Looking for an interactive undergraduate degree program in chemistry with plenty of personal attention? Look to the University of Wisconsin-Parkside. The Chemistry program is approved by the American Chemical Society and that assures you of an educational experience of the highest caliber.
Everyone knows that there's no substitute for one-on-one instruction. The overall student-faculty ratio at Parkside is an impressive 14:1. The typical enrollment in junior and senior level chemistry classes is ten to fifteen students. That low student-to-faculty ratio is especially important in the lab, where you'll find hands-on learning with modern instrumentation including an inductively coupled plasma emission spectrometer and a gas chromatograph-mass spectrometer. The Chemistry Department makes extensive use of computers in the labs for instrument control, data acquisition and molecular modeling.
SC JOHNSON INTEGRATED SCIENCE LAB
The SC Johnson Integrated Science Laboratory provides you with a state-of-the-art learning environment, designed to prepare you for successful careers in in-demand science and healthcare fields. A few things that make the lab a unique experience for you are the Research Opportunities assist you in exploring scientific concepts hands-on with faculty mentors. A Collaborative Workspace makes it possible for you to learn and work together in classes and across areas of study – from introductory to upper level courses. Updated Scientific Equipment allows you to experience the same tools that are found in industry-leading workplaces and facilitates partnerships with local industry on research and testing.
One reason the chemistry program at Parkside is so impressive is because of outstanding faculty research in so many areas including theoretical and experimental physical chemistry, spectroscopy, synthetic organic chemistry, space chemistry, analytical chemistry, environmental chemistry and biochemistry. There is a high level of opportunity for independent research in the laboratories of faculty members. In addition to research opportunities with faculty, there are also internship opportunities with area companies such as Abbott Laboratories.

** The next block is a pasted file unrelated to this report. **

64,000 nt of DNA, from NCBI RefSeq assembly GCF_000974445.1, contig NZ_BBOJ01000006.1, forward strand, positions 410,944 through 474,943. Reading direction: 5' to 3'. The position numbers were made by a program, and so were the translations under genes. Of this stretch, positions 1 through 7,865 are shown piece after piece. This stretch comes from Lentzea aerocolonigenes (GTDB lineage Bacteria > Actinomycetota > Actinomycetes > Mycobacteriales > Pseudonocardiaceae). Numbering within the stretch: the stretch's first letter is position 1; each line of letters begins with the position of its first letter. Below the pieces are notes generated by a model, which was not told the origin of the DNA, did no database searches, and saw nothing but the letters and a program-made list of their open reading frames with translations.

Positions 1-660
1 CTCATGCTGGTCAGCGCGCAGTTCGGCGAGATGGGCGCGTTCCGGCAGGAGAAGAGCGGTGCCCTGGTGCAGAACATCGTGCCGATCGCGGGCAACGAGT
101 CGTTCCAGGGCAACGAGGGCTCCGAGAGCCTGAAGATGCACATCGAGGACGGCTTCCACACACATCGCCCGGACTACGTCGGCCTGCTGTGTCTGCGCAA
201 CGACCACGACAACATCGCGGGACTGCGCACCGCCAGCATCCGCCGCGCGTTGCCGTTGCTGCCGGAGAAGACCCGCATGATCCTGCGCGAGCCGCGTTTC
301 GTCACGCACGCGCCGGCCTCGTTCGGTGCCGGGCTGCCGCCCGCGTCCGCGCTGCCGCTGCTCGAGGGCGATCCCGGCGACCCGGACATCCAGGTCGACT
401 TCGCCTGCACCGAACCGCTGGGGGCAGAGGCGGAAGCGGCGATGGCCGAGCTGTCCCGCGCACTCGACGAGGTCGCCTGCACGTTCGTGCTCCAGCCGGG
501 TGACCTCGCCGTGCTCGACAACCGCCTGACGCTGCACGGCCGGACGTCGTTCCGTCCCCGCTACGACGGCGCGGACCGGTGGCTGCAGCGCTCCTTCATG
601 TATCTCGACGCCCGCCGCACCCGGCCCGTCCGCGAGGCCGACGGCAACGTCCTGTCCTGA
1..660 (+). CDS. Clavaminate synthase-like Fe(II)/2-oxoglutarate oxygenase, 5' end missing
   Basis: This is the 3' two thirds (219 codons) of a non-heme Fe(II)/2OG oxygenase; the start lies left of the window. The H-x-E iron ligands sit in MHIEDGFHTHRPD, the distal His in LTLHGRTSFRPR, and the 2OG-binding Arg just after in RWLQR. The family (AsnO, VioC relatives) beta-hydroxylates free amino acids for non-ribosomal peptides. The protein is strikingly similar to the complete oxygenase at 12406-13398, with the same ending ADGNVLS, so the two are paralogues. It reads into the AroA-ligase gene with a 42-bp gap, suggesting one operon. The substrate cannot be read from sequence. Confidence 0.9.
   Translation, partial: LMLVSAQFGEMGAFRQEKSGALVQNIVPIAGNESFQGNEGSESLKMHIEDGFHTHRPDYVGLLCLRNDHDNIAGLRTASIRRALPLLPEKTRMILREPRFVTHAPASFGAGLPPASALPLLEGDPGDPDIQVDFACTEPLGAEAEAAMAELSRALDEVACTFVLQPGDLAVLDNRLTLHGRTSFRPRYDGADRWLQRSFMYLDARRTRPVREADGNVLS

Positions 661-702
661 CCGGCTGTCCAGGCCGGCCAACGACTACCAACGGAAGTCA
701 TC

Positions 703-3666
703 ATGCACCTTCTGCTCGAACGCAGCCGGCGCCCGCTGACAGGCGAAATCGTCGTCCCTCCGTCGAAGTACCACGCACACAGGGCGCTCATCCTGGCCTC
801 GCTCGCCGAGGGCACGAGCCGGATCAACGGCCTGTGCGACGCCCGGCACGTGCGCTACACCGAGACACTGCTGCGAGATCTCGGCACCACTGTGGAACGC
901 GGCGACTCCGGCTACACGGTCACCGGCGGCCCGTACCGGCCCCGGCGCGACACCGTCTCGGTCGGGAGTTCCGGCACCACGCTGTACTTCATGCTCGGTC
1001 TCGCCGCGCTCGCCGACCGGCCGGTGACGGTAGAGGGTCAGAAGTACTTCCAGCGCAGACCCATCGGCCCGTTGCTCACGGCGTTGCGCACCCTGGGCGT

The bottom line of any university program is the type of opportunities available to graduates. The UW-Parkside Chemistry Department is proud of their excellent graduate placement record for employment, admission to graduate school and admission to professional programs such as pharmacy and medicine.
Not everyone in the chemistry program fits the same schedule. That's why all freshman and sophomore classes, including those required for a chemistry minor, are also offered in the evening. The department offers a concentration in biochemistry as well, allowing students to combine their interest in the chemical and biological sciences.
Here is a sample of some of the classes you may take
Industrial Chemistry Seminar | 155
Introduces students to the technical disciplines of chemistry, the applied fields, and various career options. Emphasizes the importance of discovery and creative thinking in advancing science. Guest speakers and tours of area business are anticipated.
Environmental Analysis Laboratory | 209
Provides an introduction to analytical techniques commonly employed with environmental samples. Topics include regulatory limits, proper reporting of analytical results, and validation techniques. Hands-on experience analyzing air, water and soil samples for easy and difficult to analyze components.
Chemistry of Biological Systems | 324
Structures, synthesis and characterization of biological molecules including proteins, carbohydrates, nucleic acids, and primary and secondary metabolites. Chemical mechanisms of biological reactions. Biochemical thermodynamics and kinetics. Three-hour lecture.
PROGRAM CONTACT INFO
Lori Allen | 262-595-2326 | firstname.lastname@example.org
Dr. Sauer's research focuses on natural product isolation, microwave accelerated organic synthesis, flow chemistry and electrochemistry. Dr. Sauer has worked at Abbott Laboratories/AbbVie for 25 years in roles such as a medical chemist in the Cancer Research area, leader of the Abbott High-Throughput Organic Synthesis group, and as Senior Manager in the Scientific Assessment. his thesis work focused on the utilization of the 1,3-dipolar cycloaddition reaction to synthesize novel nucleoside analogs. Following the completion of his graduate studies, he joined the Ohio State University as a National Science Foundation post-doctoral fellow where he worked on the total synthesis of biologically interesting natural product.